Amber Township to seek its own zoning ordinance. 

August 17, 2020

Amber Township to seek its own zoning ordinance. 

By Rob Alway, Editor-in-Chief.

AMBER TOWNSHIP — The Amber Township Board of Trustees recently voted unanimously to pursue creating its own zoning ordinance. Currently, Amber Township’s zoning is covered by the Mason County zoning ordinance. 

Township Supervisor Jim Gallie said trustees and many residents have been concerned about the lack of flexibility in the county’s zoning ordinance, especially along the US 10-31 corridor. 

“This has been a long process and we know we still have a lot of research to do,” Gallie said. During the township’s next board meeting, the trustees will begin discussions of organizing a planning commission and also creating a committee to start putting together the zoning ordinance. 

Gallie said he has spoken with officials from several neighboring communities who have offered to assist Amber Township. “I’ve been in conversations with Jerry Bleau, Pere Marquette Township supervisor and Courtney Magaluk, Scottville city manager, both have been very willing to work with us and help us create an ordinance that fits the needs of Amber Township.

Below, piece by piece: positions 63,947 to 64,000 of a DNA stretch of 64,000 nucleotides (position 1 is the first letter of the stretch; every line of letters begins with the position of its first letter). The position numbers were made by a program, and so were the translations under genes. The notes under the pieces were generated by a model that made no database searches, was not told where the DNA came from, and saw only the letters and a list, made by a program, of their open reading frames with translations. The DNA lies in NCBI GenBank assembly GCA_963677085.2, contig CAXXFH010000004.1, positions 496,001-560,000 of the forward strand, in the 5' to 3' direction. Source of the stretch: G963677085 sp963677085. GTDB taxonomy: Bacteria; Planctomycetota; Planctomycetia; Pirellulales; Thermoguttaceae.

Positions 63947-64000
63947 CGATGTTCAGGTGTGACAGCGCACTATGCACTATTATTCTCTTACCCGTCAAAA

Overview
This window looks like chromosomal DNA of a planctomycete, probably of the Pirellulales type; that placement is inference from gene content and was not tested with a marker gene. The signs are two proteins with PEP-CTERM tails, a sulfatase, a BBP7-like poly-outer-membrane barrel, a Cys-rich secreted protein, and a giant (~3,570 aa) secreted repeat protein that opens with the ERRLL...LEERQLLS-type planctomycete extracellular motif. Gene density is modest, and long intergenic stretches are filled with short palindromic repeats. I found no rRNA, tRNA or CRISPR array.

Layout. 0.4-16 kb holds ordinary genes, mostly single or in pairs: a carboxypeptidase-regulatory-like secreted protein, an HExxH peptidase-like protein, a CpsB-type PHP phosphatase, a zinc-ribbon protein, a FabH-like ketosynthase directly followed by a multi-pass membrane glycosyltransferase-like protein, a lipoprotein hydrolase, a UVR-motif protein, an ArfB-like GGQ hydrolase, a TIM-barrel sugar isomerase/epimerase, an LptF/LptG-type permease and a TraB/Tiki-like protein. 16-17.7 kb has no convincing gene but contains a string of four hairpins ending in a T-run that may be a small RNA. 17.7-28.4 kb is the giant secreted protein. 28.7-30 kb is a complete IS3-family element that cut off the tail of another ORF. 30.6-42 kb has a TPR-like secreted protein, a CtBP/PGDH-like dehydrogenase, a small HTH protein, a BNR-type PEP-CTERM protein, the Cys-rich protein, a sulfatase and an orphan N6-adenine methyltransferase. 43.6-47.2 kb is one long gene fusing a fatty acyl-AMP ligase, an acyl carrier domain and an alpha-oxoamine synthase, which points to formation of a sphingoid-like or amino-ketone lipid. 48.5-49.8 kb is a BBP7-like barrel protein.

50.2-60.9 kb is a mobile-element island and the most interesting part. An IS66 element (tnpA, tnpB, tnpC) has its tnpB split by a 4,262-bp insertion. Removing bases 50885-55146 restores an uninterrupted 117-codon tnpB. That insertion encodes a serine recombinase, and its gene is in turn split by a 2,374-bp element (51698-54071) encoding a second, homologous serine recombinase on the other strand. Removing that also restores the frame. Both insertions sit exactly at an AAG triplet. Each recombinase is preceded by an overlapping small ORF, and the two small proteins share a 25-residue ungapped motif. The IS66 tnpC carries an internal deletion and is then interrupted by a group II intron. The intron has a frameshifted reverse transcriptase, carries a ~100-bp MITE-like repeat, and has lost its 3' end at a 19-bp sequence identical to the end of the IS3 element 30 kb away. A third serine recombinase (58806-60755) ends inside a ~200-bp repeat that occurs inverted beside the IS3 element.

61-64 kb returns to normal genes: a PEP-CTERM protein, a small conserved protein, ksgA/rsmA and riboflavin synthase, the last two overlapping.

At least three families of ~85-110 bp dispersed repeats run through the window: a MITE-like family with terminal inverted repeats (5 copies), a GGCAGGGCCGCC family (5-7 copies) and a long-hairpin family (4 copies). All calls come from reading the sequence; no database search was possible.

Amber Township is the second township that has recently voted to move away from the county’s zoning. Free Soil Township’s board of trustees has also recently voted to pursue its own zoning. 

There have been several businesses that have made complaints to Amber Township officials about the lack of flexibility of the county’s zoning ordinance. Dan Quinn, owner of U-Win Motorsports on US 10-31 wanted to build a storage building on his property, behind a building that he rents to another business. Mason County Zoning and Building Director Brady Selner said Quinn would have to reconfigure his property in order to obtain a special land use permit to build the building. Quinn said he was told in order to build the storage building, he would have to make 22 changes to his property. 

Two years ago, Andrew and Michelle Thomas, owners of Starving Artists Brewing Company located on South Stiles Road, faced the threat of their tasting room not being allowed due to a change in the ordinance. Eventually, state law over-ruled the local law and allowed the Thomas’ to proceed, only after multiple meetings with both the county planning commission and zoning board of appeals. 

Gallie said he hopes that an ordinance can be ready for public hearings in late winter or early spring. 

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